The U.S. dollar eased on Friday while an index of global stock performance gained and was poised for its best week since early March, as moderate inflation eased worries about a faster pace of U.S. interest rate hikes and boosted risk appetite.
The dollar fell for a third day against a basket of major currencies as traders booked recent gains, which were tied to widening interest rate gaps in favor of the United States and signs of slower growth elsewhere in the world.
Gold posted its first weekly gain in four weeks after soft U.S. inflation data on Thursday suggested the Federal Reserve would show caution as it tightens monetary policy by raising rates.
Oil prices slipped but remained near 3-½-year highs as the prospect of new U.S. sanctions against Iran might reduce Middle East supply at a time when global crude production is just keeping pace with rising demand.
U.S. stocks gained as healthcare shares rallied even after President Donald Trump blasted drugmakers and healthcare “middlemen” for making prescription drugs unaffordable for Americans. Trump also said the pharmaceutical industry makes an “absolute fortune” at the expense of taxpayers.
The S&P healthcare index rose 1.47 percent as it became clear the Trump administration had avoided taking aggressive and direct measures to cut drug prices.
The market is responding to exceptionally strong earnings growth and benign inflation, said Leo Grohowski, chief investment officer at BNY Mellon Wealth Management in New York.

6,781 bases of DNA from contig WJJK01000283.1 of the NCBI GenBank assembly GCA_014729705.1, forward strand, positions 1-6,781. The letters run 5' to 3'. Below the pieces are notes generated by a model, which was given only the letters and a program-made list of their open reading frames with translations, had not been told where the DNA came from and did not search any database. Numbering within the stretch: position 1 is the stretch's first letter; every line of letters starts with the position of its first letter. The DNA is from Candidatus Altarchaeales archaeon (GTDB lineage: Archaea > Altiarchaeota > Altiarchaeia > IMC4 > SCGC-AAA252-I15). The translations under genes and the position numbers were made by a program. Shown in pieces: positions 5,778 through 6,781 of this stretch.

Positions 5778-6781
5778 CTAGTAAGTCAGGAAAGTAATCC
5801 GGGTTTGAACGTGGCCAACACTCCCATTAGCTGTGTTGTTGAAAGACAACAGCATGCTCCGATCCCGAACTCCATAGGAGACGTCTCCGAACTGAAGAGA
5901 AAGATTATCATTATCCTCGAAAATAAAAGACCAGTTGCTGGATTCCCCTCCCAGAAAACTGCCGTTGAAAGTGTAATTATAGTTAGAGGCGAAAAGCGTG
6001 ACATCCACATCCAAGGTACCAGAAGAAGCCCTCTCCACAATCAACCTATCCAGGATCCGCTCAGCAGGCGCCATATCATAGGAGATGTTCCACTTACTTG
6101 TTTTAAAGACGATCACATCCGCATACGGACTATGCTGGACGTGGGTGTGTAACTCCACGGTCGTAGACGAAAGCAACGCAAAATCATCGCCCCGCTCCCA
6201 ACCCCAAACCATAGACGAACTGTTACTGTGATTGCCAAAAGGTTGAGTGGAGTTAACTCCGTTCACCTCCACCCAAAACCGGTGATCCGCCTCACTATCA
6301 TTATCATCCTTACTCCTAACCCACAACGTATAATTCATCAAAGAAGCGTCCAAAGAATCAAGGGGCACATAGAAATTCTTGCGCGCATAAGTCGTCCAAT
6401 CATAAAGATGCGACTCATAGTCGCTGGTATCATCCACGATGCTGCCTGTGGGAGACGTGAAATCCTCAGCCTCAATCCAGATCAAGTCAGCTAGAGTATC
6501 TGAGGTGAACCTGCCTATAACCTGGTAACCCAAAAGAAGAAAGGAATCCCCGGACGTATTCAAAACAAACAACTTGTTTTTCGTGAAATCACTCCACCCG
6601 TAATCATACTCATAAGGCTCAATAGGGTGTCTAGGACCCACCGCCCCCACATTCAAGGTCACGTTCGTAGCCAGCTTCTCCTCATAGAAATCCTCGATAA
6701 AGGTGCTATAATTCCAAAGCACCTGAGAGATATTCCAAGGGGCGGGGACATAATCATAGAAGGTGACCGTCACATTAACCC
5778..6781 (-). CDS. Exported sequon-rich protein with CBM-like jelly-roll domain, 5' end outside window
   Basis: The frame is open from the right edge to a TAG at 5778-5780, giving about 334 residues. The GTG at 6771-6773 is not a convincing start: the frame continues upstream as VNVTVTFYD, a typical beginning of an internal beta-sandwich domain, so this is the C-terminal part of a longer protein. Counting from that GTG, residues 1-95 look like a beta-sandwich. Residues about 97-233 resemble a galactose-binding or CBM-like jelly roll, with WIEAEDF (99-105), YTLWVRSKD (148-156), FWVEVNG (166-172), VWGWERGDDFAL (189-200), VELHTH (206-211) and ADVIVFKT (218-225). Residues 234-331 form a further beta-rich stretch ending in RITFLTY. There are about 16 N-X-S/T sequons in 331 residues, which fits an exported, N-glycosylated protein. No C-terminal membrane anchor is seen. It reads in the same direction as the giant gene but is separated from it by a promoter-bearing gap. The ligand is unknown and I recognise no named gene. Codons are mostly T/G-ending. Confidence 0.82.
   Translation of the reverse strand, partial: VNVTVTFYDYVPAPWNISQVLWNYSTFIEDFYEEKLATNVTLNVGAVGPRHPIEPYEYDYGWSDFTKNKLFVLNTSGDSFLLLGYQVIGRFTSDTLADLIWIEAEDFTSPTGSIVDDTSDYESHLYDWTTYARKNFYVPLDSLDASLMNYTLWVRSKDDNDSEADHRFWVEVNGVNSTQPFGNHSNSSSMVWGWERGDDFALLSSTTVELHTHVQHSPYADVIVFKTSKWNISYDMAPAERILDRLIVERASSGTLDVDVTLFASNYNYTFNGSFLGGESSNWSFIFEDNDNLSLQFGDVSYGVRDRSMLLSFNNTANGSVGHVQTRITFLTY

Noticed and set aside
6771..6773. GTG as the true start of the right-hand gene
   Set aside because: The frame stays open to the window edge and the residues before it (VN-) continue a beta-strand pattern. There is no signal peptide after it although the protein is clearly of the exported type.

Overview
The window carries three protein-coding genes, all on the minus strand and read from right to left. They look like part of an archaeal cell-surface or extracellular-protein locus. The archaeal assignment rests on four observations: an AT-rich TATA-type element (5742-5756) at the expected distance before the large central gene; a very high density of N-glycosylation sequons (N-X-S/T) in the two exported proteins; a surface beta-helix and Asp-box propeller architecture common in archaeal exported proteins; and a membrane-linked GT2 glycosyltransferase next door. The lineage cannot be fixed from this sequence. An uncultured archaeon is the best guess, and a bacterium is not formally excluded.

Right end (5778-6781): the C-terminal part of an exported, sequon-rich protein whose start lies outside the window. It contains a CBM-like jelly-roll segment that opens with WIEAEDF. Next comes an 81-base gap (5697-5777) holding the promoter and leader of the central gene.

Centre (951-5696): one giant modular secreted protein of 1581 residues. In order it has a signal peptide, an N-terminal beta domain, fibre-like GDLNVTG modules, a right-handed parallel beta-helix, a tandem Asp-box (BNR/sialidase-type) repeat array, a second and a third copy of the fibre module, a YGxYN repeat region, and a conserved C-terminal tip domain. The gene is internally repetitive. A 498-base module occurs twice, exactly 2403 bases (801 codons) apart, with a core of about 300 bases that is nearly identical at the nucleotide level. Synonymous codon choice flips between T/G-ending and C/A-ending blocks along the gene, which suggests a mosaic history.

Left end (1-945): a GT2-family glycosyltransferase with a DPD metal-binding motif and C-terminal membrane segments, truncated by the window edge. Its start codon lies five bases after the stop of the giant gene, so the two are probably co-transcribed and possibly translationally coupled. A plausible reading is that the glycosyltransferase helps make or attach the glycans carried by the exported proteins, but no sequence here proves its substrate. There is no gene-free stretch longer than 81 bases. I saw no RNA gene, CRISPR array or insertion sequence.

The Cboe Volatility Index, a barometer of expected near-term volatility for the S&P 500 that often is referred to as Wall Street’s fear gauge, has fallen to levels last seen before the February market correction, he said.
“Not only has the market returned handsomely, but risk has also taken a breather,” Grohowski said.
MSCI’s gauge of stock markets across the globe rose 0.42 percent to advance 2.1 percent for the week, its best weekly gain since early March.
European shares edged higher. The pan-regional STOXX 600 index of companies in 17 countries closed up 0.11 percent for a seventh straight week of gains, the longest string of weekly advances since March 2015.
On Wall Street, the Dow Jones Industrial Average rose 91.64 points, or 0.37 percent, to 24,831.17. The S&P 500 gained 4.65 points, or 0.17 percent, to 2,727.72 and the Nasdaq Composite dropped 2.09 points, or 0.03 percent, to 7,402.88.
For the week, the S&P 500 rose 2.4 percent, the Dow gained 2.3 percent and Nasdaq added 2.7 percent.
U.S. plans to reintroduce sanctions against Iran, which pumps about 4 percent of the world’s oil, have buoyed crude prices.
U.S. crude fell 66 cents to settle at $70.70 per barrel and Brent settled down 45 cents at $77.12.
The dollar index fell 0.11 percent, with the euro up 0.23 percent to $1.194. The Japanese yen firmed 0.06 percent versus the greenback at 109.32 per dollar.
Central bankers around the world have turned more cautious as inflation and world trade concerns cloud the global economy.
On Thursday, the Bank of England held rates steady and New Zealand’s Reserve Bank said the official cash rate will remain at 1.75 percent for “some time.”
That leaves the Fed as the only major central bank committed to rate increases, but Thursday’s moderate inflation reading cast doubt over the pace of any hikes.
Benchmark 10-year U.S. Treasury notes were little changed in price to yield 2.9695 percent.
U.S. gold futures for June delivery settled down $1.60 at $1,320.70 per ounce.